> For example, you can't inline a non-stackful coroutine that has independent state

I'm a huge fan of stackful coroutines (having written multiple variants myself) and I have been lobbying hard for them. Having said that, stackless coroutines, as long as the next continuation is statically known or knowable, are trivially inlineable (they desugar to the equivalent of a switch statement).

I am not saying stackful coroutines are bad, I'am using Go on daily basis, I've used libmill stackfull coroutines in C etc. They have their usage cases in which they will be better than stackless coroutines, there are tradeoffs in both designs of coroutines. Stackless coroutines for my use case they are ideal (async IO) and can be easily optimized. I don't agree with what you wrote about using coroutines (and similar concepts) for async completion is niche. In most code bases I saw coroutines/tasks/gorutines etc are used mainly for async IO.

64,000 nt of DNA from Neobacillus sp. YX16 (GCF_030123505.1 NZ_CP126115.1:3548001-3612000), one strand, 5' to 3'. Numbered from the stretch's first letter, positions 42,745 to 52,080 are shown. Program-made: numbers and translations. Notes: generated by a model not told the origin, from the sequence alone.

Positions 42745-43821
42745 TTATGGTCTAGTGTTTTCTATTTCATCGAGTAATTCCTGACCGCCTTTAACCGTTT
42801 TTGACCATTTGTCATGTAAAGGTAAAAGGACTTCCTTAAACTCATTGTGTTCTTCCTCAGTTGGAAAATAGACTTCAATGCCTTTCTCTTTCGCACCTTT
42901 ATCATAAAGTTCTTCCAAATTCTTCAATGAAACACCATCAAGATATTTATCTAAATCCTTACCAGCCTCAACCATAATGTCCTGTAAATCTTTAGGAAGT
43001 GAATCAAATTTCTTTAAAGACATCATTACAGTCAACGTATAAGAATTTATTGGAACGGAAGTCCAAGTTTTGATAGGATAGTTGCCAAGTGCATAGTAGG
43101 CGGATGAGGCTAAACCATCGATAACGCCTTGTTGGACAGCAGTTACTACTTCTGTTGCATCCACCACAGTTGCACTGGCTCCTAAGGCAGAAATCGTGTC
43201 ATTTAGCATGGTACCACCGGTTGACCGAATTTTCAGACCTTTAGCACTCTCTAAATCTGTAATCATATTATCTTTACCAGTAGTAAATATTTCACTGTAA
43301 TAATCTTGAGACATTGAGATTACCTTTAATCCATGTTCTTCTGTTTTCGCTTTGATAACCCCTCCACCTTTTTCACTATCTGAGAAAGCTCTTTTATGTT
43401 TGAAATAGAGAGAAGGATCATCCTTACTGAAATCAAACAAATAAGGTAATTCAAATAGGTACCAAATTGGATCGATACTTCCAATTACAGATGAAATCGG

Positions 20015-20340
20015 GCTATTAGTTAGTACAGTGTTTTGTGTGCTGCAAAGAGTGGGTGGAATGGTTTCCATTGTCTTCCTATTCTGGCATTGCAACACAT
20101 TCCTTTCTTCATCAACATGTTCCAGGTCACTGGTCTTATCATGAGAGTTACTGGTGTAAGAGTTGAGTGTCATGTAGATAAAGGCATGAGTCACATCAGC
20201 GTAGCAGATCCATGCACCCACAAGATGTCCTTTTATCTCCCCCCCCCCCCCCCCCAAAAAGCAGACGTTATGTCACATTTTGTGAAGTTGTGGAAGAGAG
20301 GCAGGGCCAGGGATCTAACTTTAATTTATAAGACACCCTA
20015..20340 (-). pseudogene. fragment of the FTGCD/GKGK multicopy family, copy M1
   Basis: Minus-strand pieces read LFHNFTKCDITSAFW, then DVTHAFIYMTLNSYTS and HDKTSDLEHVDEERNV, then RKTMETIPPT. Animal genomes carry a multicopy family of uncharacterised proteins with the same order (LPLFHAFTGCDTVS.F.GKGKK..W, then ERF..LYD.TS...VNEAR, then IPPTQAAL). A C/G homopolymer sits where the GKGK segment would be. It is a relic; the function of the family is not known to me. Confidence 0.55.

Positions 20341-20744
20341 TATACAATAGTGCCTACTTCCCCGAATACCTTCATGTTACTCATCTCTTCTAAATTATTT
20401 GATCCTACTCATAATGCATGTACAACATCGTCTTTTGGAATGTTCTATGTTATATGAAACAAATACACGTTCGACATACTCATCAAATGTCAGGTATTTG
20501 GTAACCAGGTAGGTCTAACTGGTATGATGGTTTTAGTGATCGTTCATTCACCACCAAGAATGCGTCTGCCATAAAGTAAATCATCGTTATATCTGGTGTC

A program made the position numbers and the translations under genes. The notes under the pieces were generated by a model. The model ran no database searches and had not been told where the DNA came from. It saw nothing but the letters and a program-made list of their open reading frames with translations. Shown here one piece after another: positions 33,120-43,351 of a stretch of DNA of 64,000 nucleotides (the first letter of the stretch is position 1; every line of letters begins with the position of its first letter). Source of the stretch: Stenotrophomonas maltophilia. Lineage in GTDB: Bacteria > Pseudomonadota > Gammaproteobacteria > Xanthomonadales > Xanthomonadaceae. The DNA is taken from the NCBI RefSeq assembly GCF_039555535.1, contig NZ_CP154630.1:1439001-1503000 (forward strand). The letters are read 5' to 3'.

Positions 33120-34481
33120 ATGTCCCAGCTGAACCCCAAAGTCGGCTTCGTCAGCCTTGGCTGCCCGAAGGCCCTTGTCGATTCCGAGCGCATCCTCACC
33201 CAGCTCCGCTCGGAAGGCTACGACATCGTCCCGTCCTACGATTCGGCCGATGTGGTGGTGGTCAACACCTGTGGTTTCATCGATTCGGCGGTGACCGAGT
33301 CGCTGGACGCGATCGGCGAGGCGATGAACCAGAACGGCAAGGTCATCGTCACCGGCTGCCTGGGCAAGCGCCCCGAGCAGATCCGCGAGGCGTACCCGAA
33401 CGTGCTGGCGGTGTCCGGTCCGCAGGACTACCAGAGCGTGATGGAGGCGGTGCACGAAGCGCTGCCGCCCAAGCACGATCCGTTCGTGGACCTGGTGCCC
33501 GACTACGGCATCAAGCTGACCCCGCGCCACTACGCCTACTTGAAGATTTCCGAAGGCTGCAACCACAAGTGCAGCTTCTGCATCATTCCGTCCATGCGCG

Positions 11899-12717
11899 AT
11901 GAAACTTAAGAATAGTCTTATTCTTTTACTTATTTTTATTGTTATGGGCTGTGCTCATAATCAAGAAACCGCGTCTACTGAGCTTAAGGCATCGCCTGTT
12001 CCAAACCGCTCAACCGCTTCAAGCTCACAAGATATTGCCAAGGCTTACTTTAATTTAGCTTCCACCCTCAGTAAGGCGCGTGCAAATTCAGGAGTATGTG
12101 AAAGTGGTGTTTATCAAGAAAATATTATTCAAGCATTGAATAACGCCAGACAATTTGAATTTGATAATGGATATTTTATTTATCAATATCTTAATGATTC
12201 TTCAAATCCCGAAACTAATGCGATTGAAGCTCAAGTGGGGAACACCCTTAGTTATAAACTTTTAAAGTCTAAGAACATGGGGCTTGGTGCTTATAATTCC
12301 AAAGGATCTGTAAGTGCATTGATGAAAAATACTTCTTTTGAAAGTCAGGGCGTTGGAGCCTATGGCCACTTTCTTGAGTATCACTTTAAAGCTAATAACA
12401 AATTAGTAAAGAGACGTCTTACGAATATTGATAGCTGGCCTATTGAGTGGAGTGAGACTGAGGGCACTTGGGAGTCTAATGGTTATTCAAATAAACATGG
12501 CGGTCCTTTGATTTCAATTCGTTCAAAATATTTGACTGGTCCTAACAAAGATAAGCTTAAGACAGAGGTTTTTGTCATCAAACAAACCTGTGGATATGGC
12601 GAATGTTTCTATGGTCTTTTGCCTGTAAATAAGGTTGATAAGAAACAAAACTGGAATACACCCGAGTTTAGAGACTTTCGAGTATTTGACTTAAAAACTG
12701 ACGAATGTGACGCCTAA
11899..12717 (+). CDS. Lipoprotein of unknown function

I thought I read somewhere that Gor's coroutines could combine allocations as a compiler optimization in some cases. In particular this seems like it would be useful when the compiler can statically recognize deep, unconditional branching.

I can't find a link for that right now, though. Do you know anything about this?

I asked Gor if you can use LLVM's coroutines without a runtime. He answered in the affirmative (subject to some constraints), which I take as evidence, along with his presentations, that these optimizations do indeed take place.


Nit, that raises the question, you aren't begging anything.

is this a limitation of C++ oder LLVM?